Written by Luisa Antunes with Laia Delgado Callico.
Artificial intelligence (AI) was at the core of the response to the Covid‑19 pandemic, which in turn contributed to accelerating the development of AI. These technological advances carry benefits, risks, ethical issues and societal implications, which must be addressed when discussing policy options in AI governance.
On 12 February 2022, the European Parliament’s Panel for the Future of Science and Technology (STOA) organised an event entitled ‘Ethical issues in the Covid‑19 pandemic: The case of digital health applications’. This online workshop included a presentation of an STOA study on AI in healthcare, followed by a discussion panel on the related ethical, regulatory and policy challenges.
European Parliament Vice-President and STOA Chair Eva Kaili (S&D, Greece) opened the event, highlighting STOA’s commitment to technology as a fundamental means for ensuring EU citizens’ wellbeing.
Presentation of the STOA study ‘Artificial intelligence in healthcare: Applications, risks, ethical and societal impacts’
Karim Lekadir, Researcher, Director of the AI in Medicine Lab at the University of Barcelona (Spain) and principal author of the study, presented the main healthcare benefits of AI, including improvement of diagnosis and triage prediction, enhanced risk prediction and disease prevention, personalised treatment, optimisation of surgical intervention outcomes and self-care management.
Professor Lekadir provided guiding principles and policy options for the trustworthy application of AI in healthcare. The use of AI requires a holistic multi-criteria approach, based on principles of accuracy, robustness, fairness, usability, explainability, durability and traceability. The risks and biases can only be identified and minimised in a systematic manner, with a merged stakeholder approach, involving more research and education, where clinicians are kept at the centre of decision-making, using AI as a support, rather than a replacement tool, and ensuring a feedback loop for AI to learn from its mistakes.
Panel discussion on digital health tools: Governance and practice
STOA Panel member Anna Michelle Asimakopoulou (EPP, Greece) introduced the panellists and moderated the discussion.
Effy Vayena, Professor of Bioethics at the Swiss Federal Institute of Technology Zürich and Chair of the Hellenic Commission for Bioethics and Technoethics, addressed the use of digital health applications in Covid‑19 contact tracing and their low adoption rate among citizens. In her view, the transparency and lack of public accountability of the companies behind these apps are an issue, making governance essential to ensure their acceptance and their success with the public.
Alessandro Blasimme, Senior Scientist, Health Ethics and Policy Lab, Swiss Federal Institute of Technology Zürich, discussed the development of AI during the Covid‑19 pandemic and associated ethical issues, including prioritisation of healthcare access. Although there are already EU regulatory instruments and operational standards in place, they still do not operate coherently. He argued that regulation alone is insufficient to safeguard and promote responsible innovation in healthcare, which would benefit from an ‘ethics-by-design’ and principle-based approach.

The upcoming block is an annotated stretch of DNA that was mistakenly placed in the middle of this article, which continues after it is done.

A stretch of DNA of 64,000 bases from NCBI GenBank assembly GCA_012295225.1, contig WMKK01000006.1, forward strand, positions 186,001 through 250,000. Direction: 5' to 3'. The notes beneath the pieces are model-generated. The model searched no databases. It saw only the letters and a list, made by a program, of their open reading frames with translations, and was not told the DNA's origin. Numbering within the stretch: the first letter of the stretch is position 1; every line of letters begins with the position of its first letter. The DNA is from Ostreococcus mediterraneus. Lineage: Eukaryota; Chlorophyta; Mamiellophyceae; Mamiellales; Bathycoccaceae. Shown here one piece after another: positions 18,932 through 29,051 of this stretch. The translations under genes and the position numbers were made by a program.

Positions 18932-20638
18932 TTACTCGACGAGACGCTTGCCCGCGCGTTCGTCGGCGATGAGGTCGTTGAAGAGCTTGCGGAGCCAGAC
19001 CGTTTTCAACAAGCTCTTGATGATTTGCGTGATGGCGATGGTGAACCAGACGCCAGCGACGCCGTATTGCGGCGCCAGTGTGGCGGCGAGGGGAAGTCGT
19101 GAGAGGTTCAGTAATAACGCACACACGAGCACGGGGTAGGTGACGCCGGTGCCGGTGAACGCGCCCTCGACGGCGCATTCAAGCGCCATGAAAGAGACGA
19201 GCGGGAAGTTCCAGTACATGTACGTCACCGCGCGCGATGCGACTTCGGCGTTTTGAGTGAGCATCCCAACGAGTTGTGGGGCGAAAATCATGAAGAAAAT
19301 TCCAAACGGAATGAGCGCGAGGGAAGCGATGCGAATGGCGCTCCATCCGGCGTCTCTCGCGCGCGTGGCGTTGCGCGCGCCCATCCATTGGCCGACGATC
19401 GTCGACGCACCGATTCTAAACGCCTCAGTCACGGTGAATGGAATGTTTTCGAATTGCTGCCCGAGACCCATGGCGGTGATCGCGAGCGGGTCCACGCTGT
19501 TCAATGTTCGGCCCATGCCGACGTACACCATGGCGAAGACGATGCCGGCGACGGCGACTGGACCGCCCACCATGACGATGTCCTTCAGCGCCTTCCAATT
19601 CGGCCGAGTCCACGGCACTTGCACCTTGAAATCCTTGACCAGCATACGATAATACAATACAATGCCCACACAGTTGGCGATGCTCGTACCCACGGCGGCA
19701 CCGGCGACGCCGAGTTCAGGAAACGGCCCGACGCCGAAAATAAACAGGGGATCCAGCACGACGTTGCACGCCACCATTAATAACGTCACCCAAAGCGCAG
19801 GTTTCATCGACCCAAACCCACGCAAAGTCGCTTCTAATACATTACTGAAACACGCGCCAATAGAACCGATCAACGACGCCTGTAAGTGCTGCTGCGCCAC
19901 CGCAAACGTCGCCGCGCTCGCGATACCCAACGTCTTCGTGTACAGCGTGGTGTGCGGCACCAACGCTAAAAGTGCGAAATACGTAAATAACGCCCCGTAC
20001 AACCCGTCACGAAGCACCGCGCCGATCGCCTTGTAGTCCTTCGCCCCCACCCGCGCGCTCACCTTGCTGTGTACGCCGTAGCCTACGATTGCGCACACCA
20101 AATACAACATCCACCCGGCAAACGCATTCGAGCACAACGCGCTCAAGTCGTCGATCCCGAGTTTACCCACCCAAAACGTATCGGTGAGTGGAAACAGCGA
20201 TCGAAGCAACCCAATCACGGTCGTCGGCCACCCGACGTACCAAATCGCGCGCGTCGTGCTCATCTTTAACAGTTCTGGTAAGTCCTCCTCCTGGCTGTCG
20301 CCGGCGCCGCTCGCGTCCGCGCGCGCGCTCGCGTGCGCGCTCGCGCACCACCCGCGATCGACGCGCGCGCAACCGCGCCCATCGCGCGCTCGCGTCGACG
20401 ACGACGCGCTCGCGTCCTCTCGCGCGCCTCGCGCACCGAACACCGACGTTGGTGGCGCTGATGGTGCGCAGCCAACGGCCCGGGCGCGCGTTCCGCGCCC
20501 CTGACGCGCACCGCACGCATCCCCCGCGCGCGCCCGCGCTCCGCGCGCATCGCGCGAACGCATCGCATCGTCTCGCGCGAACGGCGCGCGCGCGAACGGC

Timo Minssen, Professor of Law and Founding Director of the Centre for Advanced Studies in Biomedical Innovation Law at the University of Copenhagen, stressed the importance of incorporating ‘lessons learnt’ from the current pandemic in the guidelines for preparedness for the prevention and management of future pandemics. This will require healthcare applications that are efficient and globally accessible and deployable. Nevertheless, geopolitical context and competitive interests complicate the regulation of these applications.
Elettra Ronchi, Senior Policy Consultant in Digital Health and Data Governance with the World Health Organization (Europe office), highlighted the key role that timely and reliable data collection played in the Covid‑19 response. An effective public health response depends on data governance that addresses privacy and data protection measures, as well as health information system gaps. To inspire public trust, the collection and sharing of personal data should be evidence-based, proportionate to the risks, limited in time and implemented with full transparency.
During the Q&A session, Professor Lekadir stressed that validation and evaluation of health applications should run in parallel with their development to ensure accuracy of AI decisions. Patient engagement is essential in this process in order to gain public trust. Dr Ronchi remarked how legislation is still not fully adapted to the digital era and raised the importance of ‘regulatory sandboxes’ to keep up with AI development. In addition, public trust is linked to disinformation and the current ‘infodemic’ has undermined the global response to the pandemic. Professor Minssen stressed the importance of multidisciplinary discussions between regulatory, social and technical experts, while also highlighting the importance of technology sustainability. Dr Blassime reflected on the importance of open and pluralistic discussions of ethical risks to accompany the regulatory framework. Professor Vayena called for transparency in the use of technology and a procedure to translate consensus into processes and mechanisms to act upon these values and ethical principles.
Anna Michelle Asimakopoulou concluded the event, reiterating that public trust in these technologies is key. The full recording of the event is available here.
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